The story of the isolated community of Jews in China was a sensation in Europe and America of the late 19th century. At the former Chinese capital of Kaifeng a community had lived at peace with the local Chinese for one thousand years. They had built their synagogue in the Chinese style and held the sacred Torah. The community grew to about one thousand before coming to an end in the early 19th century.

Kaifeng, jews
Jews of K'ai-Fun-Foo (Kaifeng Subprefecture), China. A picture from the public domain en:Jewish Encyclopedia. Available under a Creative Commons License
Thu 22nd Dec 2016

As another year comes to close, we at Chinasage have been working hard on a new look for our web site. As more and more people use smartphones rather than desktops to access the web we have developed a solution that should be both faster and more attractive for all users.

We surveyed many leading web sites and looked at how they have solved the problem of providing information in an attractive manner. We decided that we wanted to promote other content on the web site rather than relying on users exploring the sire using old fashioned navigation bars, so we have littered many pages with little boxes advertising related content elsewhere. We hope you like the new design, if you experience any difficulties in using the it - it may not work well with your particular browser - please let us know so we can investigate.

emblem
Wed 19th Oct 2016

We've added a major new article on China's population. The number of people in China has been a major concern for many years. With 20% of the world's population, China governs more people than any government has ever done before. With the imposition of the much hated 'One Child Policy', the only policy of its kind ever enacted, the population projections show the total numbers leveling off in about ten years time before a gradual decline. The issue of population in China is not a new one, it has been the most populated country throughout much of the last two thousand years.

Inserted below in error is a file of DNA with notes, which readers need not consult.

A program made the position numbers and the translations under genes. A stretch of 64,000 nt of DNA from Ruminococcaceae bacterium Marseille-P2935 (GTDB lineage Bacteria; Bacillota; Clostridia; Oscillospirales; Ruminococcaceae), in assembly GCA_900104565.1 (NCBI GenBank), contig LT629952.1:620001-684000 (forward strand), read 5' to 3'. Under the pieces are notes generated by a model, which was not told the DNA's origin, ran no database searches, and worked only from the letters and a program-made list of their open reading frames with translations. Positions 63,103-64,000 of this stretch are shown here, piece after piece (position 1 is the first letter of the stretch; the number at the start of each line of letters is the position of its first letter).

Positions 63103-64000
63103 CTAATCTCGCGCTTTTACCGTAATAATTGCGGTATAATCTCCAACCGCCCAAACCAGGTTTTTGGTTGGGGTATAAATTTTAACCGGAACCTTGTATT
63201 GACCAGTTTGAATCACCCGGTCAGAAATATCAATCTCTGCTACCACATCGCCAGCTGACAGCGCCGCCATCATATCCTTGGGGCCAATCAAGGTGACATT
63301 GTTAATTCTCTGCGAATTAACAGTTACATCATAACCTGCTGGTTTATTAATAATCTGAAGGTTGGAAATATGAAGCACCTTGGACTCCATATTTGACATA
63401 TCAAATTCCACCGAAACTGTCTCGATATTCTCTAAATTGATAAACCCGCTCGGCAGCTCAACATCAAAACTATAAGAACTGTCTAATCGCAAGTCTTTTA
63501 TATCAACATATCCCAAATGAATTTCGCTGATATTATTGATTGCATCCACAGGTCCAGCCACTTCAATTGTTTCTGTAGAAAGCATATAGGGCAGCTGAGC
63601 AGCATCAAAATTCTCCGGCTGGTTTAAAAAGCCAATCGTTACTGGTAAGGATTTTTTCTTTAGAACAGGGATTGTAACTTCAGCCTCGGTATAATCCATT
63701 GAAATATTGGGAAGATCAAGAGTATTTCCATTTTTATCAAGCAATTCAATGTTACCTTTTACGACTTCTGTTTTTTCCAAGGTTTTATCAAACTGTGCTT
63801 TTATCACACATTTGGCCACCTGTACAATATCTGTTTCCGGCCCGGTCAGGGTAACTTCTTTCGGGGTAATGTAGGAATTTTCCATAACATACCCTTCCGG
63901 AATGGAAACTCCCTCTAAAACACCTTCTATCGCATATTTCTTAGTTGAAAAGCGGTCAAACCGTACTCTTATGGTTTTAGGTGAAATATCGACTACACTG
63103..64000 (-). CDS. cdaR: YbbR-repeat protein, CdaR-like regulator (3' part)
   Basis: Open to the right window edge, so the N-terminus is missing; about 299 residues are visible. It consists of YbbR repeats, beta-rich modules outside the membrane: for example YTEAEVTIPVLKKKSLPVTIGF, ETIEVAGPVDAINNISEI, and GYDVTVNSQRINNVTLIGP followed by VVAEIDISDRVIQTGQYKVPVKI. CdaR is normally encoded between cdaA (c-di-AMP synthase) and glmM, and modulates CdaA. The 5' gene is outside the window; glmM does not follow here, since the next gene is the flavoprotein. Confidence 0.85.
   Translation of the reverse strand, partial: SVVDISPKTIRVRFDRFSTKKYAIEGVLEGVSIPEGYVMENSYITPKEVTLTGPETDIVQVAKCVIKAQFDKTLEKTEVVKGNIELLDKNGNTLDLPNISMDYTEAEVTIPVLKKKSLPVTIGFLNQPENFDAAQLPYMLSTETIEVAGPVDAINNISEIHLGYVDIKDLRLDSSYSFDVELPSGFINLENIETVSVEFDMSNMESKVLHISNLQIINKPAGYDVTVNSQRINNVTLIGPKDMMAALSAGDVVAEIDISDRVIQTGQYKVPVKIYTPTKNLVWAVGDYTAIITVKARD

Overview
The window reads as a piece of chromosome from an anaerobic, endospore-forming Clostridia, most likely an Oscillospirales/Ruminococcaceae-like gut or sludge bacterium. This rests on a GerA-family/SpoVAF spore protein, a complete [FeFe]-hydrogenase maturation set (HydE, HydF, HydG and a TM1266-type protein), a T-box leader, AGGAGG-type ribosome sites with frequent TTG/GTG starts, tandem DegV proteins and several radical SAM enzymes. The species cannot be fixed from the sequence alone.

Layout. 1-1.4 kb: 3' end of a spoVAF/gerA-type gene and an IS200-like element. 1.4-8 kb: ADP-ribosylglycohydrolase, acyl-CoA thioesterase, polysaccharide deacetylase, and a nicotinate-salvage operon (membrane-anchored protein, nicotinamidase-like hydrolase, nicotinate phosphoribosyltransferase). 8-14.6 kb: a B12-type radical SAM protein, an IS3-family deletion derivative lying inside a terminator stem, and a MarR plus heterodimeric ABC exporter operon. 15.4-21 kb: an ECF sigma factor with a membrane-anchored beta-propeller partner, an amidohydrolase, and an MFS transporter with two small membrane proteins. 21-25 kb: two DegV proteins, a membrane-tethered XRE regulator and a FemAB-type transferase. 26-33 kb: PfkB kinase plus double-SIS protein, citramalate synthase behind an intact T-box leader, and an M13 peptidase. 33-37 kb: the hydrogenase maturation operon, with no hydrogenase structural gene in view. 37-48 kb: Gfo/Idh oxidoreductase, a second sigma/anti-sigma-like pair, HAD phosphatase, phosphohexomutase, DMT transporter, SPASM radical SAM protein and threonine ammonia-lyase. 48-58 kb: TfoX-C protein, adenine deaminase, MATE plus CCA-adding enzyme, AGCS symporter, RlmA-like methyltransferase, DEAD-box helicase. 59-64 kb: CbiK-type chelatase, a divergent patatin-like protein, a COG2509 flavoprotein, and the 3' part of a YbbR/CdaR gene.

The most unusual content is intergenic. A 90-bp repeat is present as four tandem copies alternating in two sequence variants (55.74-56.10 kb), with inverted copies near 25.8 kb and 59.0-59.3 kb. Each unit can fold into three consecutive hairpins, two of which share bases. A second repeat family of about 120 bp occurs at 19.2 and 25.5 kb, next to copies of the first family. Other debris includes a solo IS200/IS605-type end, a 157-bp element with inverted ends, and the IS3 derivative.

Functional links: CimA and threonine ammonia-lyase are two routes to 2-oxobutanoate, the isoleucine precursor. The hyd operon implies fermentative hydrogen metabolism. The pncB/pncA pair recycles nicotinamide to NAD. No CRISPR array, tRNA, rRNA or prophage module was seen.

China population chart 1-2100
Beijing, Temple of Heaven
The Temple of Heaven in Beijing, China. December 2008. Image by Philip Larson available under a Creative Commons License

Conventions

We use a consistent style for links within the site. An internal link taking you to another page within our site is shown like this while a link to a page on any other web site is shown like this .

We use Chinese characters wherever appropriate. Most browsers should display both the characters and the pinyin correctly. Where the older Wade Giles system is still used we make sure this is highlighted. Except where stated all characters are the modern simplified form used in the People's Republic rather than the traditional ones (pre-1970s). To help you learn Chinese characters many of the very common characters are highlighted thus: hovering the mouse over the character pops up a box showing derivation and usage information for the character.

Dates are given using the BCE/CE (Before Common Era and in Common Era) year convention rather than BC/AD. If a date is not followed by BCE or CE it should be taken as CE.

China sage authorship

All the text on this web site is our own, we do not copy and paste from other web sites. We research each topic from a number of separate sources. The only exception to this are quotations and image credits. All text is our copyright and can not be used/copied without our permission. We are independent of any other company or government, the opinions expressed are our own. We do not receive funding from any external agency or organization.

Teacup Media (China History Podcast)

We are delighted to be able to promote links to Laszlo Montgomery's excellent Teacup Media series created over the last six years. Lazlo Montgomery has in depth knowledge of building commercial contacts with China over 25 years. This set of 175 podcasts totals almost 100 hours of audio commentary which covers every conceivable topic in Chinese history. Highly recommended.

Acknowledgments

We are extremely grateful to the many people who have put their photographs online for anyone to adapt and use. Without them our site would be very drab. If we are not using the image license correctly please let us know. Some pages use Javascript to create special effects such as our airport table and calendar. We are grateful to the original authors for providing their code to be used and adapted by anyone else. The online Chinese dictionary uses the definition from the CC-CEDICT project for which we are grateful for a generous free license.

Feel free to contact Chinasage to point out any errors, omissions or suggestions on how to improve this web site.

Copyright © Chinasage 2012 to 2017